Because of their spiritual and/or religious affiliations, survivors of sexual abuse were able to accept, move on from, heal, and even become advocates for other survivors of sexual violence. 

“The current theory supports a previous systematic review by Shaw, et al (2005) that revealed religion and spirituality as usually being beneficial to trauma recovery (including sexual violence), and that experiencing trauma can lead to a deepening of religion and spirituality”, says Knapik.

The spiritual journey and process that the participants went through enabled them to be “delivered” and heal their trauma. 

“Being delivered reflects participants’ use of spirituality to help them heal from the many types of sequelae of sexual violence”, explains Knapik. 

6- Low levels of worry, stress, and intolerance

Spirituality and religion also seem to be able to help with worry, stress, and intolerance.

According to Good Therapy, “one recent study found the spiritual beliefs of people in therapy impacted their levels of worry, stress, and tolerance of uncertainty. Those participants who trusted in a higher power were found to be more trusting and to have lower levels of worry, stress, and intolerance.”

This trust is most likely due to the feeling of being carried, protected, and being taken care of that the constant communication with a higher power seems to give people. 

In his dissertation, Gregory Peter Knapik found that “many participants described being accompanied, protected, shielded, healed and unburdened, by ongoing and persisting Divine guardianship and guidance.”

7- Helps clarify psychotic symptoms

From the professional’s point of view, looking into the patient’s beliefs can help distinguish between spiritual emergence (period of spiritual growth) and psychosis, relays the article Taking A Spiritual History.

Finding out what is the meaning in life or what is their purposes in life can create distress in a person. Sometimes creating meaningless insignificant feelings within the person. 

“As part of a psychotic reaction, such symptoms may be common to those feeling particularly unworthy or unloved, and their religious content hints at a spiritual solution”, says the article. 

These feelings can turn into psychosis or worsen an already existing one. Knowing if the patient is suffering from a period of spiritual growth or an actual psychosis will help the professional implement a treatment.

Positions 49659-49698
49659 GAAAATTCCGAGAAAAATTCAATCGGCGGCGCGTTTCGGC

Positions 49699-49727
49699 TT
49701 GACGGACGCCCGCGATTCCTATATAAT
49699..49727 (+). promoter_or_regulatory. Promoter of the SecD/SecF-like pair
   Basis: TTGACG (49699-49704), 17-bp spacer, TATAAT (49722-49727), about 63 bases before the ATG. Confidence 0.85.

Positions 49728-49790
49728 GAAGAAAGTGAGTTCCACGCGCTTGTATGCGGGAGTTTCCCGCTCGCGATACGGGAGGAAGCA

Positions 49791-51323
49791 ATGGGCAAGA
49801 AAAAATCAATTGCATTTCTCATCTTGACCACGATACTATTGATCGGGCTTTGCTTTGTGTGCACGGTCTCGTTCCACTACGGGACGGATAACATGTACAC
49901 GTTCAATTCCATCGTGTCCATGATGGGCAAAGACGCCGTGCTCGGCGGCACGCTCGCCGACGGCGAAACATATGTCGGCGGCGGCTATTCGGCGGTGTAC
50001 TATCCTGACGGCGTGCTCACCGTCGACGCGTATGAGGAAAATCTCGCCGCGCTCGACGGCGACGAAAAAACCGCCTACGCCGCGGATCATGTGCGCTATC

“It is better that such a person, when well enough, is encouraged to understand the true origins of their distress and work towards more modest, mature and acceptable ways of gaining meaning, recognition, and satisfaction in daily life”, states the article. 

The article continues, “Only what may be called ‘spiritual sustenance’ will be effective against the degree of insignificance and all-consuming meaninglessness that can be at the heart of psychotic and other disorders.”

As more studies are done in the areas of religion, spirituality, and mental health the better we will be able to see the effects that religion and spirituality have on mental health.

 But for now, what did you think of this list? Did we miss anything? Let us know in the comments. Don’t forget to check out our YouTube channel for more topics about mental health. Thank you for reading. 

Image Credit/ Mikhail Nilov


Dale, S., & Daniel, J. H. (2011). Spirituality/religion as a healing pathway for survivors of sexual violence. In T. Bryant-Davis (Ed.), Surviving sexual violence: A guide to recovery and empowerment (pp. 318–327). Rowman & Littlefield.

Culliford, L. (2018, 2 January). Taking a spiritual history | Advances in Psychiatric Treatment. Cambridge Core. https://www.cambridge.org/core/journals/advances-in-psychiatric-treatment/article/taking-a-spiritual-history/6005C8AEE855867192AA66935332C428

GoodTherapy Editor Team. (2019, 27 September). Spirituality. GoodTherapy. https://www.goodtherapy.org/learn-about-therapy/issues/spirituality

Knapik, G. P. (2006, December). Being Delivered: Spirituality in Survivors of Sexual Violence. Ken State University College of Nursing. https://etd.ohiolink.edu/apexprod/rws_etd/send_file/send?accession=kent1164145904&disposition=inline

Post, B. C., & Wade, N. G. (2009). Religion and Spirituality in Psychotherapy: A Practice-Friendly Review of Research. Journal of Clinical Psychology, 65(2). https://doi.org/10.1002/jclp.20563. file:///C:/Users/17875/Downloads/PostandWade2009.pdf.